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OC Register: Alexander: Dodgers, Angels in good hands in weird circumstances

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Let’s face it: Pandemic Baseball is already a squirrel derby, to use the pet phrase of one of This Space’s favorites, the late Cal State Fullerton and Fullerton College football coach Gene Murphy. It is going to be different, it is occasionally (often?) going to be chaotic, and the normal boundaries aren’t always going to apply for players, fans, executives, whatever.

Under those circumstances, if you are a Southern California baseball fan, you should be heartened. From a managerial standpoint, at least, the Dodgers and Angels are in good hands as they try to navigate whatever craziness is ahead.

Dave Roberts has already created and nurtured a Dodgers clubhouse philosophy of flexibility, especially with a position player group where, with a couple of exceptions, nothing is guaranteed night to night. New Angels manager Joe Maddon believes in the comfort of being uncomfortable, acknowledging the hurdles and working through them, and keeping the lines of communication open to a greater degree than most managers.

It would be easy to be thrown off by this new (temporary?) normal, right down to a list of protocols previously unimaginable in this most traditional and routine-oriented of sports.

“You got to roll with it, man,” Maddon was saying the other day. “You just can’t be inflexible right now … I mean, I can’t say anything’s been difficult.

“It’s really weird, though, when you really have to spit, how tough it is to spit. I mean, that’s probably the most difficult thing. Otherwise, it’s not been that bad.”

In such moments are we again reminded of what the title of “manager” means. So much is made of lineups and in-game strategy and how much of a role front-office functionaries play in each, but the real heart of a manager’s work is in managing personalities and creating the right atmosphere.

(And, these days, also reminding them to avoid high-fives and leave the sunflower seeds at home.)

“You’re always trying to make sure the players are physically, mentally and emotionally prepared, and things are always kind of unknown and unpredictable,” Roberts said. “But obviously, like everyone else, (with) this kind of layer with the global pandemic, I never really thought I would have to try to educate myself so I could kind of help the players along and really keep their psyches positive and focused on baseball.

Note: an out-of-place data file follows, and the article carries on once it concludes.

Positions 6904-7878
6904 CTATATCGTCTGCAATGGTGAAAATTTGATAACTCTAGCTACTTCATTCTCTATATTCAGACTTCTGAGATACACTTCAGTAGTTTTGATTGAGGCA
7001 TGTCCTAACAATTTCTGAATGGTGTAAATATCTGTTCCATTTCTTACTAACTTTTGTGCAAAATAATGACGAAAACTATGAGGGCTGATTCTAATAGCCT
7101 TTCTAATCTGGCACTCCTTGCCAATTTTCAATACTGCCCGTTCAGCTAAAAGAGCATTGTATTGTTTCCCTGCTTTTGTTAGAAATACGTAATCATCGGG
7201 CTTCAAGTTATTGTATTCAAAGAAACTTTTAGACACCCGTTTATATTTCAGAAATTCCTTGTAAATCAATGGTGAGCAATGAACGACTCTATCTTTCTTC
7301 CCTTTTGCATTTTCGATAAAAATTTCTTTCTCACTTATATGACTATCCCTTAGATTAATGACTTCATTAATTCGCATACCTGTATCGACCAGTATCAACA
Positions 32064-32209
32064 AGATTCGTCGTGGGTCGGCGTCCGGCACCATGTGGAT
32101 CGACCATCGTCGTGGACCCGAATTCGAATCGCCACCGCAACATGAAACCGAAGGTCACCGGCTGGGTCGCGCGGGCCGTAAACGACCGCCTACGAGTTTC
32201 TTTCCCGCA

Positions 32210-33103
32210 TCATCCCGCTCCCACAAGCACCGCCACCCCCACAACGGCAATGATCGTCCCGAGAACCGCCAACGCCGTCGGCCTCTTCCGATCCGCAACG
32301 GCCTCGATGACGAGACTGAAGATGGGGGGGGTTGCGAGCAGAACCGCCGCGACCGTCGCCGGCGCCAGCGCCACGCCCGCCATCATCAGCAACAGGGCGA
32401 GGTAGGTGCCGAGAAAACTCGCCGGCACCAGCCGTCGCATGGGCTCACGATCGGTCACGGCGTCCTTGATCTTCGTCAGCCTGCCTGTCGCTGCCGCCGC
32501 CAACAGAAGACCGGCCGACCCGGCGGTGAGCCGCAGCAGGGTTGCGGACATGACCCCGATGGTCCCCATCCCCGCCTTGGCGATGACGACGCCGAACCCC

“Everyone is in that same bucket, I guess … There’s a lot of logistic things that are still kind of coming towards us as you get closer to the season. So I’m just trying to be open-minded (and) nimble, and hopefully our players will follow suit.”

The Dodgers have had a player opt out in pitcher David Price. Both teams, along with just about every other team, have had players who have reported late or haven’t yet arrived at Training Camp 2.0, for reasons the managers have said they couldn’t describe but very well might be coronavirus related.

There are new additions to the language of baseball, satellite camps and taxi squads, and the hallowed routines of baseball – including the clubhouse as refuge/hangout/bonding space – are being revised out of necessity.

There will be unforeseen twists and turns going forward, and everything is overlaid with the possibility that in the event of a major outbreak within the sport, the season doesn’t get completed at all.

Amid all of that, players still have to perform.

“I’m just trying to, no pun intended, take a daily temperature, like trying to figure out everybody’s comfort zone and how everybody’s processing all of this,” Maddon said.

“… There’s so many different ways that our mood is influenced before we ever get here, and then you have to come here and be a major-league baseball player and try to park it all. I’m a feel guy, and as much as ever I’ve been attempting to keep the feelers out there and try to understand where everybody is at every day. This includes the coaching staff, too, and I got to be aware of that. It includes my family, my daughter, my granddaughter, my wife.

“You can look at somebody’s face. There’s something, concern or preoccupation. We all know what that feels like when you’re preoccupied with different thoughts to take you away from this exact moment. You get out of the present tense. That’s very concerning, and it could take you away from your ability to play this game. … I really believe empathy and the ability to be aware of who’s next to you and how they’re feeling matters now more than ever.”

The mind reels at the idea of a Billy Martin or Dick Williams or Leo Durocher – the crusty old-school type of manager who believed feelings were for wimps – trying to navigate these choppy waters. It would be ugly.

There are other factors here. Maddon turned 66 in February. Roberts is 48 and a cancer survivor. Both could be considered part of the group that could be hardest hit by COVID-19, but neither has shown any hesitancy in pushing forward. Roberts had previously said he had consulted with Dodgers’ medical people who told him people with prior cancer history “haven’t been prone to be at higher risk.”

“I thought about what was at stake, given my health history,” Roberts said this week. “I talked to my wife and family. I just wanted to make sure, you know. I had to make sure that I’m responsible. But I never really considered opting out or choosing not to manage.”

For his team, that’s a very good thing. Pandemic Baseball is an environment that’s uncertain and in some ways scary. The steadier the hand at the helm, the better.


@Jim_Alexander on Twitter

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